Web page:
The ballet was not a success, but the audience at the first night called for Lambert until he took a bow, ‘blushing like a schoolboy,’ the Daily Express reported. It was a pretty upsetting experience - but it gave Lambert experience both for writing for the ballet and conducting performances. For the next few years he concentrated on composition, turning out among other pieces his most popular work, The Rio Grande, for piano, alto soloists, chorus and orchestra, to a libretto by Sacheverall Sitwell. It was written for a ballet, A Day in a Southern Port, about low life in a tropical sea-port, with prostitutes in skimpy costumes and an orgy of sailors, and shows Lambert’s interest in African-American music and jazz (he was a great admirer of Duke Ellington, Django Reinhardt and Stéfane Grappeli) . His masterpiece however may be Summer's Last Will and Testament, a choral setting of Thomas Nashe's poem about 16th-century London in the plague years. It is scarcely ever performed.
As a conductor he was very active, highly effective in  the romantic Russian composers, many of whose works he introduced to British audiences. The most important and influential part of his life began in the 1930s, when he began conducting for the Vic-Wells Ballet (later the Royal Ballet). With Ninette de Valois, the company’s director,  and Frederick Ashton, its chief choreographer,  he was one of a trio who really built the company’s reputation, not only musically but with his keen interest in stage design. His enthusiasm, it was said, ‘flowed like a torrent, drenched like a fountain.’ Helpmann thought he was the greatest of all conductors for the ballet: he could, he said, make the Sadler’s Wells orchestra sound doubt its size.
But one must not give the impression that his was a sad and unfulfilled life. It had one great romance: A Day in a Southern Port provided a first starring role for Margot Fonteyn. She fell desperately in love with him, and despite his being married and twice her age, their liaison lasted for many years. Certainly he gave up composition in favour of his work for the Vic-Wells – which among other things meant frenetic work during the war years, when the company toured incessantly – but he also  had a real talent for friendship, with among others Ashton, the Sitwells, Michael Tippett (who he called Arseover Tippett) the artist Michael Ayrton and the writer Anthony Powell – in whose A Dance to the M music of Time he appears as the character Hugh Moreland.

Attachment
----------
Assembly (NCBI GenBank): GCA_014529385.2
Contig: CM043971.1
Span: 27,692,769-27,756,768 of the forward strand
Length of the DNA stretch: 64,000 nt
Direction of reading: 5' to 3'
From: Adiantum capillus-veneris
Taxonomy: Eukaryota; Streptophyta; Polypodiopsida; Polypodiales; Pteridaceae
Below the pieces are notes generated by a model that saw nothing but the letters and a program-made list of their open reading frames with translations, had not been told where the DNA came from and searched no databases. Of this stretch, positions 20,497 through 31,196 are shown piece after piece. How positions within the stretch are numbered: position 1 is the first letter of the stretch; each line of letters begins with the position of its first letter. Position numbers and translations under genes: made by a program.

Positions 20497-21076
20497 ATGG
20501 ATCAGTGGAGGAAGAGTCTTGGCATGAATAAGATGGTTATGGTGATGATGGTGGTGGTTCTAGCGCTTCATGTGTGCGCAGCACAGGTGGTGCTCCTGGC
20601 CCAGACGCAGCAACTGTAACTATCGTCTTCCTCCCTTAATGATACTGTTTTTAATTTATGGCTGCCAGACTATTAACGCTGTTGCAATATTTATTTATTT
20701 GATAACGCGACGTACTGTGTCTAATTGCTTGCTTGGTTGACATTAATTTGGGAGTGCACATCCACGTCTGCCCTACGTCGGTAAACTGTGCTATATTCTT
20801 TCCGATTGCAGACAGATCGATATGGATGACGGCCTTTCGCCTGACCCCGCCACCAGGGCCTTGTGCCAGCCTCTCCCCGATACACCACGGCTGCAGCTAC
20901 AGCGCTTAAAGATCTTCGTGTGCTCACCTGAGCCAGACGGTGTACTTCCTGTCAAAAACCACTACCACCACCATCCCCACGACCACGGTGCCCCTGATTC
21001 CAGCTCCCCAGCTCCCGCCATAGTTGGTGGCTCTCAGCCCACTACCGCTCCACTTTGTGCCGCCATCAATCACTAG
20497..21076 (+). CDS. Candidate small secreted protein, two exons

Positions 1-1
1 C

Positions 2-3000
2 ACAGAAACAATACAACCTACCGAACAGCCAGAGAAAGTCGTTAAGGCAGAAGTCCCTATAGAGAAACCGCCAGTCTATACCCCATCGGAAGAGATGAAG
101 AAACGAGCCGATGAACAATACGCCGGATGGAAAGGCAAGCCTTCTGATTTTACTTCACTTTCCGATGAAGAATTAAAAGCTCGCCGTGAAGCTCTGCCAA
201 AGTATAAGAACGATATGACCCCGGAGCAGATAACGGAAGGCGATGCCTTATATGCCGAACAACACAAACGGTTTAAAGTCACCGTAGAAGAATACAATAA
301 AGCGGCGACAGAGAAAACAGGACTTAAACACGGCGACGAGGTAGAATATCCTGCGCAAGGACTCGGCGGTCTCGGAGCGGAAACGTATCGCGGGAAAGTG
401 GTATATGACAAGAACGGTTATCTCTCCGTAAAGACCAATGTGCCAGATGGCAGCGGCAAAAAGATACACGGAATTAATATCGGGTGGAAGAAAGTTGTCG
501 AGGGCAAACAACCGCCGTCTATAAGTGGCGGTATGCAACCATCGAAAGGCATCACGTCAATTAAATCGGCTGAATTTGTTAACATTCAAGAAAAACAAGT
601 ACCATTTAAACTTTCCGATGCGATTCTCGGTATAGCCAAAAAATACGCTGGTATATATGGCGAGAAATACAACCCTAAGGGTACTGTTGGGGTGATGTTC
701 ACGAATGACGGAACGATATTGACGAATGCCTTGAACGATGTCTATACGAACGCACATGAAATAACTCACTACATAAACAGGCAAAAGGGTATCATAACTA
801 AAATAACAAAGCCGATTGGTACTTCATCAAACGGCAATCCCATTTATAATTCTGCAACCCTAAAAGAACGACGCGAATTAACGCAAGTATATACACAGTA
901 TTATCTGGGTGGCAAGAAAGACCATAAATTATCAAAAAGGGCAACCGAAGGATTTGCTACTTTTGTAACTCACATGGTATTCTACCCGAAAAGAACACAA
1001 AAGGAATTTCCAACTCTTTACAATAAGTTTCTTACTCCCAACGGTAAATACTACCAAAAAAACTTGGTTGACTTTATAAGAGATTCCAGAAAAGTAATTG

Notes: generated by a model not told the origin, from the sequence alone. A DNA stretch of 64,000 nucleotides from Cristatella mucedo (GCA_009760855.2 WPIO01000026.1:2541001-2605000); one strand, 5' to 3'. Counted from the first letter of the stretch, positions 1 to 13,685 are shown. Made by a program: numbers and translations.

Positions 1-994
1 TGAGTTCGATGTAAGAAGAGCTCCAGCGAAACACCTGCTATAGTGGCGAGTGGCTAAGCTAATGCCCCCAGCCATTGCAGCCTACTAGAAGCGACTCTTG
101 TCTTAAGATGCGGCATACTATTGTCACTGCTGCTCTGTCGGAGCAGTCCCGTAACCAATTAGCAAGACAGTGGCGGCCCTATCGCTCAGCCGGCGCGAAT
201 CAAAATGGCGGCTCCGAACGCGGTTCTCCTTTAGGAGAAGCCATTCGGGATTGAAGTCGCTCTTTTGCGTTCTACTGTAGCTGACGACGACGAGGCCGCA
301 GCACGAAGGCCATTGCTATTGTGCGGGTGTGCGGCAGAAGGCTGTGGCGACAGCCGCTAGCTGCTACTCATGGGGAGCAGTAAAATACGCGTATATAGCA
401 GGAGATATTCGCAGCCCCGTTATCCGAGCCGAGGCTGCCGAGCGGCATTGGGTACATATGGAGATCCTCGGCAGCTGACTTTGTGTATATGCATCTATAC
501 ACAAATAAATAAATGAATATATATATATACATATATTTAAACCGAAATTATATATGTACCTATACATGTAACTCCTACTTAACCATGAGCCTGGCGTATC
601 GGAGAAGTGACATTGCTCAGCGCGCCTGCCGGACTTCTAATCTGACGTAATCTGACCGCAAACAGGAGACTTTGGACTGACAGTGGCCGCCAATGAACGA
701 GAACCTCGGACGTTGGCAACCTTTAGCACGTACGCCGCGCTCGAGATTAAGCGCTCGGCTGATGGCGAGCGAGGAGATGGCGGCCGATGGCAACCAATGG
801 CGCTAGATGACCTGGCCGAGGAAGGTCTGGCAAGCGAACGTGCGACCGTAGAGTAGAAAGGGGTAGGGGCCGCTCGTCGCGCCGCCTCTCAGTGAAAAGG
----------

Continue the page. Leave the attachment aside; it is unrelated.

He himself was no mean writer, and his book Music Ho!, sub-titled ‘A study of music in decline’ is acute, opinionated, idiosyncratic and often very funny. Of one composer’s work he writes, ‘The gear-change between the first and second subjects would have made a dead French taxi-driver turn in his grave’, and he claimed that while many composers work at the piano, Brahms must have worked at the double-bass. He composed scabrous limericks, and loved practical jokes: he once published a fake catalogue of a Royal Academy exhibition which included paintings by the highly conventional painter Frank Brangwyn, with the titles ‘Blowing Up the Rubber Roman and ‘The Annual Dinner of the Rectal Dining Society.’ He could also turn out a witty verse at the drop of a hat – for instance a ‘Ballad of LMS Hotels’, inspired by the discomfort of wartime train journeys. Faced with having to rehearse a rival composer’s work, he invented a rhyme to suit the main rhythm: ‘Oh dearie me / I do want to pee / And I don't much care if the audience see.’
Lambert was said to be the most fervent drunk of his generation (he would not have scorned the title). He died, in 1951, of undiagnosed diabetes complicated by alcohol poisoning. He may have been only a demi-semi Australian, but who would not want to claim him s a fellow citizen?